Whilst I understood the necessity for diversity, I wondered what problems a lack of organisational inclusion actually caused. For Stephens, companies suffer from a sterilised ‘one size fits all’ approach to managing their people that fails to account for the nuanced cultural differences between individuals.
The result is a bland standardisation, where people are encouraged to toe the party line rather than find innovative ways to make their differences work for the betterment of the company. People feel increasingly detached from their organisations, with catastrophic consequences.
“A McKinsey study showed that 80 per cent of employees don’t care about their company's principles and priorities. Fewer than a third of your workforce is actively engaged in helping you be successful. I don’t know about you, but that kinda scares the hell out of me as a leader. How can I be successful, regardless of if I’m in a 40,000 person organisation or a 20 person organisation, if I can’t create a connectivity and cohesion between people?”
The stark absence of organisational cohesion, Stephens argues, is largely the result of our modern culture of political correctness, where certain subjects are ‘off the table’ in the workplace.
“In the US we tend not to talk about politics or religion, and in the UK it seems to be that we don’t talk about where we live or went to school as those things could denote class. We have to do a better job of bringing these conversations into the workplace in a very different way than we have of late.”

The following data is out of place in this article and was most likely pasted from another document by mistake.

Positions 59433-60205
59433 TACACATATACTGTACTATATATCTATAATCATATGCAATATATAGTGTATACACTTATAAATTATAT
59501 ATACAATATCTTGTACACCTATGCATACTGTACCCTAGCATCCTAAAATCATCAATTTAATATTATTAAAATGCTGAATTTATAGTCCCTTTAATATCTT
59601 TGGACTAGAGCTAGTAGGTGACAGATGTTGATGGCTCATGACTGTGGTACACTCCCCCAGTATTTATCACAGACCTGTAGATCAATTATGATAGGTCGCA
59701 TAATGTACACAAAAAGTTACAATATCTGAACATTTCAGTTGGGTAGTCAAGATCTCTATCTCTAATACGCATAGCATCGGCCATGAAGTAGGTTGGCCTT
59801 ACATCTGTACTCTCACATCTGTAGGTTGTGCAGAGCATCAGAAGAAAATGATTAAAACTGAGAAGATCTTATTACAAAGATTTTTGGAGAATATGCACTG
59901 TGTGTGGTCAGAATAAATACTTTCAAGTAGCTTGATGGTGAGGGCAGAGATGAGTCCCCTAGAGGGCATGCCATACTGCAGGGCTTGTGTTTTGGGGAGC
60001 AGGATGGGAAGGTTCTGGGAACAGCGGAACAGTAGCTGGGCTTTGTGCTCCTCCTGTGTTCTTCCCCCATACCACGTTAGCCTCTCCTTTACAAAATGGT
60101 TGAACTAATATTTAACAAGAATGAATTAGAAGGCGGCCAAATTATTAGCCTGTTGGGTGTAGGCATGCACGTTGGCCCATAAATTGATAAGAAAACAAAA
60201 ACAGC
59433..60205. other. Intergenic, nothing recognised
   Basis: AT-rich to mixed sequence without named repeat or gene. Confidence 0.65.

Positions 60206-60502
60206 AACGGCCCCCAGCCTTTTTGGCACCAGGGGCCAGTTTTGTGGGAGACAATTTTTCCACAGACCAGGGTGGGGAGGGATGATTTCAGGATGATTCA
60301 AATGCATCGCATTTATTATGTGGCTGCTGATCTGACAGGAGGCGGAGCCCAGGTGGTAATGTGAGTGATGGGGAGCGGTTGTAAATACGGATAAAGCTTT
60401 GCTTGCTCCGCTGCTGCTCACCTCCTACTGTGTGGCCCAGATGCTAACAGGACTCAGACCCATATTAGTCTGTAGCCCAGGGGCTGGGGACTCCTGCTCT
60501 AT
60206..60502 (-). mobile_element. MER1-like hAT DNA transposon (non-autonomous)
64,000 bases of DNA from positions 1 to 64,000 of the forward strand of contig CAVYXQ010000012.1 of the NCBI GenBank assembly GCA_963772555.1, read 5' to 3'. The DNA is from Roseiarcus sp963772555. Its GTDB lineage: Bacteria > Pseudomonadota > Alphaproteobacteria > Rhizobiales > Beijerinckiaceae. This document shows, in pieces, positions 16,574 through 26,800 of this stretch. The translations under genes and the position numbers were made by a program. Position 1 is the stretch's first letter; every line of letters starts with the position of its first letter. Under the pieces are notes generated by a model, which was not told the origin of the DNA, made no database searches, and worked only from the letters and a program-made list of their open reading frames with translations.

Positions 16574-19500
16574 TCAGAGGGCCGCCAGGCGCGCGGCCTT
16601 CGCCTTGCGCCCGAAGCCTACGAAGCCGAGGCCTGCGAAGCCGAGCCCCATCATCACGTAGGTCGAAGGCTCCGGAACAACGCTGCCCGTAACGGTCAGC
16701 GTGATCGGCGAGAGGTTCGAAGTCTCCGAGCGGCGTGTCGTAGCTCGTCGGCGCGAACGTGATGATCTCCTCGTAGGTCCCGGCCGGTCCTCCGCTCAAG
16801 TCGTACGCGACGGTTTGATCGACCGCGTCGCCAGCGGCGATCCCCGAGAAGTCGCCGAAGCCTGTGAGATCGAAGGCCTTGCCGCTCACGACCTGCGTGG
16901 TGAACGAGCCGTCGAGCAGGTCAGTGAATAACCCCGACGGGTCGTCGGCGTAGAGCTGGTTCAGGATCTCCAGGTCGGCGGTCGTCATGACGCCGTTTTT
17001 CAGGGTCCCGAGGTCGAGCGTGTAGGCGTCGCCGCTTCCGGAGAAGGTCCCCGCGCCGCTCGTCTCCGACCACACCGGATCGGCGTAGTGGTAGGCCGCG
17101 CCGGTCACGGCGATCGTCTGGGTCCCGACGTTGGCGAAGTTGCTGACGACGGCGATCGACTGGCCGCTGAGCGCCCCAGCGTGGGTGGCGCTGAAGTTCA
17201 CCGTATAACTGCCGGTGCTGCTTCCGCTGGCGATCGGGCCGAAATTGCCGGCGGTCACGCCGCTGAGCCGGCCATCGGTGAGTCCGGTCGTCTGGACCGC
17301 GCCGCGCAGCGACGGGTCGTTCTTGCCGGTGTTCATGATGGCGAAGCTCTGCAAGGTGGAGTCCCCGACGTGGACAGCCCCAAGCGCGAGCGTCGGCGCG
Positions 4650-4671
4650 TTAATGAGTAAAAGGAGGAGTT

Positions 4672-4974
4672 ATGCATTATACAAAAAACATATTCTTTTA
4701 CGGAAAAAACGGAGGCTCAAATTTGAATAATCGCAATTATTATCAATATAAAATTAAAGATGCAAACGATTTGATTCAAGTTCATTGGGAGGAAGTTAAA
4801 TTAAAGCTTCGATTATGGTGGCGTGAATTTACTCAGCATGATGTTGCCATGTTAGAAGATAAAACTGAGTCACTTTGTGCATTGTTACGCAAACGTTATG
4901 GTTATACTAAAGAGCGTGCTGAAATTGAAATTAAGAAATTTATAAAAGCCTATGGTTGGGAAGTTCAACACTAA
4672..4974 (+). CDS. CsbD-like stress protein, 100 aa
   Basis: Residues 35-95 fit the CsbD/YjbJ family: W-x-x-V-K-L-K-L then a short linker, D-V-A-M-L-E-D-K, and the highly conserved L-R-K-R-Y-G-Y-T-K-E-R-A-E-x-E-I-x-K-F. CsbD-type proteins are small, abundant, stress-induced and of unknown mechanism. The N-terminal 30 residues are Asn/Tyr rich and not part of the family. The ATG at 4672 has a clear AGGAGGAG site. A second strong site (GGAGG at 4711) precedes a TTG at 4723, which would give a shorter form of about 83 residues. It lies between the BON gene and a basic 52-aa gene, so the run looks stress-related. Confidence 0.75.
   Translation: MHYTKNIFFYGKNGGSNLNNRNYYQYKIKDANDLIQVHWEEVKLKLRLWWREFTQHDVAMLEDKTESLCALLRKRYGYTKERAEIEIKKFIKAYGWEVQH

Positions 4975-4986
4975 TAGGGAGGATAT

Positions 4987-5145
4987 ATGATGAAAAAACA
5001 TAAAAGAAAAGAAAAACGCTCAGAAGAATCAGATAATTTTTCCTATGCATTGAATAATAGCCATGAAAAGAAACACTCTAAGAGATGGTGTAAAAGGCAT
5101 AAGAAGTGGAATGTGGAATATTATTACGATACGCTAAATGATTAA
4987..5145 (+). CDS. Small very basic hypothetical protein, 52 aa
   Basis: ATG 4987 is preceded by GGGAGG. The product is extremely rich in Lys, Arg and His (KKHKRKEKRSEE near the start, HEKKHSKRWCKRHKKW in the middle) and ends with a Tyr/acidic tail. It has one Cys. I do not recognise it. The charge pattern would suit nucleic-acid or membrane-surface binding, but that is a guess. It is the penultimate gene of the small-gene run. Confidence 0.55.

Perhaps the most memorable takeaway from Stephen’s talk was what he called an ‘inclusion narrative’. This is essentially the connection between our past experiences and our current worldview. The idea is that if we’re better able to understand that our perspectives are the sum total of our collective experience, then we’ll be well placed to be mindful and respectful of others whose perspectives may differ.
Stephens gave the example of his own inclusion narrative, where he grew up in Jackson, Mississippi in the 1960s at the height of the Civil Rights movement. Stephens told us how his grandmother once disciplined him in no uncertain terms for referring to a black woman as ‘ma’am’. It was when he heard a statistic that black children were five times more likely to drown because their parents weren’t allowed access to the public swimming pools, the same pools that Stephen’s himself had swam in, that he realised that he was surrounded by differing realities.
The point, as Stephens himself put it, is that a fish doesn’t know it’s in water. The world is awash with unconscious bias without even knowing it, and yet the adverse results are there for all to see.
I’m not puzzled anymore.
If you joined us in London and would like to share your highlights, and how you've been inspired to make a change in your world, drop us an email on firstname.lastname@example.org with the subject Virgin Disruptors 2016.